• Discuss the various strategies to decrease muscle and liver glycogen availability and how it may lead to an increase in fat oxidation.

Course

Credits

Course Expiration

ACSM

1

01/01/2022

BOC

1

01/01/2022

Commission on Dietetic Registration

1

10/21/2023

Reference Article

https://www.gssiweb.org/docs/default-source/sse-docs/randell-spriet_sse_206_a03.pdf?sfvrsn=2

SSE #203: Caffeine and Exercise Performance: an update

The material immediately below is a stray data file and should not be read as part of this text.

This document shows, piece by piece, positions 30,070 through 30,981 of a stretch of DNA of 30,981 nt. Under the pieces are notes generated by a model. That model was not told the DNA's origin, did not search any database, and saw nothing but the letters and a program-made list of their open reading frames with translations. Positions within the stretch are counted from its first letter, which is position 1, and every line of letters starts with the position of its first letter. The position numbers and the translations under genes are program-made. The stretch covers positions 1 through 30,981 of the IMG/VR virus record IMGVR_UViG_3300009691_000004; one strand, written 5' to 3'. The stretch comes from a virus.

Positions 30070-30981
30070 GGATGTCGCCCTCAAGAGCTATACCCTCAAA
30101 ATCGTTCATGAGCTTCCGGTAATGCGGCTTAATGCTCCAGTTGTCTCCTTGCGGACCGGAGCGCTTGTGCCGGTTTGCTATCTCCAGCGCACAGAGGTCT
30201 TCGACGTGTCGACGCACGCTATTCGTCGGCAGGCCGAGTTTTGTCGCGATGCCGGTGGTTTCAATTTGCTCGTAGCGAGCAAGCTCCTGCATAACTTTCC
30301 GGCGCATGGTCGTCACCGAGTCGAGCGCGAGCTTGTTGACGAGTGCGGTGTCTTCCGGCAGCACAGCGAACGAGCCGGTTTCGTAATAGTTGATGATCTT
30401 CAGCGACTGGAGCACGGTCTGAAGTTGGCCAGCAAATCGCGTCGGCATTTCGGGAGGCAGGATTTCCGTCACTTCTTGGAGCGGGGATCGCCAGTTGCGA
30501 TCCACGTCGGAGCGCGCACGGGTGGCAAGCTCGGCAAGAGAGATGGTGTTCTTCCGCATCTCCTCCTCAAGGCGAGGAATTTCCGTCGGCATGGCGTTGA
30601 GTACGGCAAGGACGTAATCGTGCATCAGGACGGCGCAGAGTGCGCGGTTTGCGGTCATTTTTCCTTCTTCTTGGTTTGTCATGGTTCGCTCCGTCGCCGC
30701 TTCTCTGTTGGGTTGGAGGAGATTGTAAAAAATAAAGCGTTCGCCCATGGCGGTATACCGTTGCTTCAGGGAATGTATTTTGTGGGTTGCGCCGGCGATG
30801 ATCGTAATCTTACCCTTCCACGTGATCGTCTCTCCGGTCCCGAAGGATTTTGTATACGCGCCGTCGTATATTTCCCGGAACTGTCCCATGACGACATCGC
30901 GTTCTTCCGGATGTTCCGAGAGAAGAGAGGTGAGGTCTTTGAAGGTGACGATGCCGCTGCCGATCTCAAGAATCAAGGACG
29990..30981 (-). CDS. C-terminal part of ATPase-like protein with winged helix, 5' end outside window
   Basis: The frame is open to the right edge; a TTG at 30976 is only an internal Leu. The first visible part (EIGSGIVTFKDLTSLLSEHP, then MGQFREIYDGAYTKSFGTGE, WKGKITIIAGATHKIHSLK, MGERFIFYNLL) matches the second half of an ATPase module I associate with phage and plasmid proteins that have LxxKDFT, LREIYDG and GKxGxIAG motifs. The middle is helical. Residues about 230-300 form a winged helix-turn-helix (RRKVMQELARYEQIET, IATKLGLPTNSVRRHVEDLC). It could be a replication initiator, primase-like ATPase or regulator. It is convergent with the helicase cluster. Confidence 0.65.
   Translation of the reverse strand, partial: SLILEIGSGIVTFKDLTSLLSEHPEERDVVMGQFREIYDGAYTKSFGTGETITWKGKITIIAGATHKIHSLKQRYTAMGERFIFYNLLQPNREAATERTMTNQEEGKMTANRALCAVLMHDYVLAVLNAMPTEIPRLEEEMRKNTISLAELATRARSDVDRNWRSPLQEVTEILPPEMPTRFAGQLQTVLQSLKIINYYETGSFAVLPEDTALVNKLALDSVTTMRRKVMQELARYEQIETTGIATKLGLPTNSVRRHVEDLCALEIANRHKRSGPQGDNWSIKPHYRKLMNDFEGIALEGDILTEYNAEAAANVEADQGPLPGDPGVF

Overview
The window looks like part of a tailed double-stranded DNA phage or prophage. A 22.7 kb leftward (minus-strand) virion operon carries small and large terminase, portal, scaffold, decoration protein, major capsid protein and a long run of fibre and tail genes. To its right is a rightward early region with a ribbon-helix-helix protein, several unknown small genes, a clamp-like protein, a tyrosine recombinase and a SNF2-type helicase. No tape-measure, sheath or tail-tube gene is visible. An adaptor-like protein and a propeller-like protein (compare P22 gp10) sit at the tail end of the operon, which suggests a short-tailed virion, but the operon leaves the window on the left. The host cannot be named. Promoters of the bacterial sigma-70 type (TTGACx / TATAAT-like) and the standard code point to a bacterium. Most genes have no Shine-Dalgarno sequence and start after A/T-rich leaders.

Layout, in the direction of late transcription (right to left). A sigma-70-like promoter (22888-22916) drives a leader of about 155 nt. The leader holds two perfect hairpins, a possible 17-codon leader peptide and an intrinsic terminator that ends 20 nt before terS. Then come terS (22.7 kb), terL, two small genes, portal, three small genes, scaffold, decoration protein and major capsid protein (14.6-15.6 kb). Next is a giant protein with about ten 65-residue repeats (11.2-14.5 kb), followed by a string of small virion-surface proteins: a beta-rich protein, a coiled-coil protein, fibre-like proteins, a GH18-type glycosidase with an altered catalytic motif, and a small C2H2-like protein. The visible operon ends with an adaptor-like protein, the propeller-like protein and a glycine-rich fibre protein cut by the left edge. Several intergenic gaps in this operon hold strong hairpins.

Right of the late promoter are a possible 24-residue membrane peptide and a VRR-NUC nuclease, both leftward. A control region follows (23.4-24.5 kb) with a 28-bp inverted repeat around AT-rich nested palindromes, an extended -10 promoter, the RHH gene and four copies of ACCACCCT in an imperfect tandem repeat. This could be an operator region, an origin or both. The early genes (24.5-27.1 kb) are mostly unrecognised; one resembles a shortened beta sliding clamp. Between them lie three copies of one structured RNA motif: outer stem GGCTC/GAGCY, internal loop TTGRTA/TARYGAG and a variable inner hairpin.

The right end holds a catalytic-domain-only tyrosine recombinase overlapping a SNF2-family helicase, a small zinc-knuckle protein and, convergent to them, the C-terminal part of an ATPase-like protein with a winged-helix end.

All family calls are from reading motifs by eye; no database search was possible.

Caffeine is one of the most studied supplements and has shown ergogenic effects in almost every sport scenario it has been studied.  The benefits of ingesting moderate to high doses of caffeine (5-9 mg/kg of body mass) before and during exercise have been well established in endurance exercise.  Although the moderate to high doses of caffeine improves endurance performance, side effects such as gastrointestinal upset, nervousness, mental confusion, inability to focus and disturbed sleep have been reported.  Lower doses of caffeine (<3 mg/kg of body mass) have been shown to have similar performance benefits as the moderate to high doses, and without the side effects.  In addition to endurance performance, caffeine also improves performance in stop-and-go and team sports that require short-term, high intensity movements.  Caffeine seems to have an antagonistic interaction with adenosine receptors in the central and peripheral nervous system, which increases central drive and reduces the perception of fatigue and pain during exercise.  There is some variation between individuals in response to the effects of caffeine and it is unclear whether genetic polymorphisms can explain the inter-individual seen during caffeine administration.